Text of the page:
The Best of the Rest
The only other Valencian club of any real size is Castellón. They are based in a town of the same name, adjacent to Villarreal and they have previously appeared in the top flight on 11 occasions. However you have to go back to 1990/91 for their last LaLiga campaign and the emergence of a new Spanish football power in the shape of Villarreal right on their doorstep has taken its toll over the past few decades. The club does retain a loyal local fanbase though and in 2018 set a new record for season ticket sales by a fourth tier club with nearly 13,000 season ticket holders. They’ve since been promoted back to the Segunda B and they play at the Estadio Municipal de Castalia, 9 km north of the Cerámica.
The only other teams from the Valencian Community that currently play in one of Spain’s top three divisions are Segunda B outfits La Nucía and Orihuela. La Nucía are located in a small town 50 km north of Alicante, just outside Benidorm and play their football at the 3,000 capacity Estadio Camilo Cano. Formed in 1995, the 2019/20 season is the first time they’ve ever made it as high as the third tier.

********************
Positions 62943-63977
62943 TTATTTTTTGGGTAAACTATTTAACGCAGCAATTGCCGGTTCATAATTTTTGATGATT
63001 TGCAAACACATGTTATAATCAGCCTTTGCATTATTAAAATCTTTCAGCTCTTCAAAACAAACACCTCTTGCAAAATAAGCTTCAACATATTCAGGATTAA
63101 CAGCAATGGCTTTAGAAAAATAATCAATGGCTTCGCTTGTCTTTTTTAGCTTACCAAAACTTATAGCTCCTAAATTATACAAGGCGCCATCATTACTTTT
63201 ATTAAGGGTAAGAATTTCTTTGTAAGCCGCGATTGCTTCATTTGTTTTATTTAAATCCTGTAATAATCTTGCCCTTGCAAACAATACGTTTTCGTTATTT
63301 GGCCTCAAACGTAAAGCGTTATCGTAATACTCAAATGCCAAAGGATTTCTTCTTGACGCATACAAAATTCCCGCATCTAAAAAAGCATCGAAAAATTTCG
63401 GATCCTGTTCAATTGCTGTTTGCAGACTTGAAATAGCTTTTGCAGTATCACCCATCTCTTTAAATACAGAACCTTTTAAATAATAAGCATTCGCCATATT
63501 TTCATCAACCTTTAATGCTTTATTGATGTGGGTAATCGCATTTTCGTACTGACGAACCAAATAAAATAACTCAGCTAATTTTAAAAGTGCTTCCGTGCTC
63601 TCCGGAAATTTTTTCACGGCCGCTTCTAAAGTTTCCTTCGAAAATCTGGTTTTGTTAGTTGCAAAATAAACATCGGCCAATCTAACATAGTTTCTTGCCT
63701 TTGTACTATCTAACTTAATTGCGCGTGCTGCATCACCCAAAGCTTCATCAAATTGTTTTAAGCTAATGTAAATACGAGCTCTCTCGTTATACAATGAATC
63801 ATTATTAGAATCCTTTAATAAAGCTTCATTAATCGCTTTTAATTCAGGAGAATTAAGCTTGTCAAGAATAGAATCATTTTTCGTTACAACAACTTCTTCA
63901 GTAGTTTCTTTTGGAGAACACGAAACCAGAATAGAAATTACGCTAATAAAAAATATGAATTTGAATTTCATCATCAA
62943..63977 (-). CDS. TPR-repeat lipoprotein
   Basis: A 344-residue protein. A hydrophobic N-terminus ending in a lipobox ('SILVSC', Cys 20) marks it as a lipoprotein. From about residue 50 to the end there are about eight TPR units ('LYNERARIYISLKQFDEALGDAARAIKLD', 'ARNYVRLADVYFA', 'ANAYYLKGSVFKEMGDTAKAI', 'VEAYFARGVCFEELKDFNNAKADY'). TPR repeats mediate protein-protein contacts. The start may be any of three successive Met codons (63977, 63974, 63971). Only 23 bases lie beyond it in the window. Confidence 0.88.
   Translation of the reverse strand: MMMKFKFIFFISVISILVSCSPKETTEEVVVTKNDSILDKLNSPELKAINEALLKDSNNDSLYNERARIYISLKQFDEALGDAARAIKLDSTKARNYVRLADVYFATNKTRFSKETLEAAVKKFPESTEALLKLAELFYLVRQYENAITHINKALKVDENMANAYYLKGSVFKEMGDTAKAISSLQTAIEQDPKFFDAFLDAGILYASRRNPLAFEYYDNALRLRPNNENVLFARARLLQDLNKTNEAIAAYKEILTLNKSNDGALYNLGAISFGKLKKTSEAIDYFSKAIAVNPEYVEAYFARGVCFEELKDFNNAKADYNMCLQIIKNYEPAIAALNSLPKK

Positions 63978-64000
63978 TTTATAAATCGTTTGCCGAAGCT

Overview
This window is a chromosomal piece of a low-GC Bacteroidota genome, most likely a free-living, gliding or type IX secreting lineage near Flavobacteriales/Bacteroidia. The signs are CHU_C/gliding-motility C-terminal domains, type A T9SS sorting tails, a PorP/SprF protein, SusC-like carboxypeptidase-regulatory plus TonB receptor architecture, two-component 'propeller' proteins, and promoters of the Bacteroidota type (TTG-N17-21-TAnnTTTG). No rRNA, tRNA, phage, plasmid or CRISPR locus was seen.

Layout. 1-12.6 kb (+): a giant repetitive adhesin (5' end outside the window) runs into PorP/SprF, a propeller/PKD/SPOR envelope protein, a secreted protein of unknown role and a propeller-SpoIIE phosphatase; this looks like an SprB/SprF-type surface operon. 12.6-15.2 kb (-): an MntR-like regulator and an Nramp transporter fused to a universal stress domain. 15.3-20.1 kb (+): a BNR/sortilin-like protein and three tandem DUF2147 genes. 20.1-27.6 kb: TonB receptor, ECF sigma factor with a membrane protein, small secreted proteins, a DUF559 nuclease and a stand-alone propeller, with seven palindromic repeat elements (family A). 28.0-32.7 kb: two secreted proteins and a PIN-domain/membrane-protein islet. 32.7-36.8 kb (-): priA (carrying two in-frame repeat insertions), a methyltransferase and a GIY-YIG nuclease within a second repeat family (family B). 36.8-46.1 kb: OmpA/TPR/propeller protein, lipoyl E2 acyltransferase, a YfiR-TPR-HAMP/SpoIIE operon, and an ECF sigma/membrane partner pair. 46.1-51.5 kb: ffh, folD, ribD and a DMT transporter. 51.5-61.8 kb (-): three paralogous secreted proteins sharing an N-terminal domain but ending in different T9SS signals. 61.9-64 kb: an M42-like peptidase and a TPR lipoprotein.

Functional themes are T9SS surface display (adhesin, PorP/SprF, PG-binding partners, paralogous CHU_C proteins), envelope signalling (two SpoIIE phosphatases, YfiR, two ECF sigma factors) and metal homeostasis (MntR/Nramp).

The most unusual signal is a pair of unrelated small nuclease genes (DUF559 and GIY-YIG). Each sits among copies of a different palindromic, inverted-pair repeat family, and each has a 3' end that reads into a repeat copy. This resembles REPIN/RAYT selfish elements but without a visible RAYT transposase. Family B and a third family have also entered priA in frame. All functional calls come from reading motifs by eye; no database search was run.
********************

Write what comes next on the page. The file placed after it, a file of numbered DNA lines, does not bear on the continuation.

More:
Orihuela were also formed in the 1990’s but are a slightly more established club with a 7,000 capacity stadium. They twice reached the play-offs in the early 2010’s but narrowly missed out on promotion to the Segunda and would go on to spend six straight seasons back in the Tercera División before returning to the Segunda B in 2019.
Groundhopping in the Valencian Region – Getting Around
Using the Spanish rail network will be the best bet for most people with almost all of these clubs lying on or close to the coastal line which runs from Barcelona all the way down to Alicante. Head to Renfe.com to find timetables and book tickets which you can download to your mobile. It’s advisable to do this in advance as fares rise closer to the day of travel on the longer routes and some trains may sell out.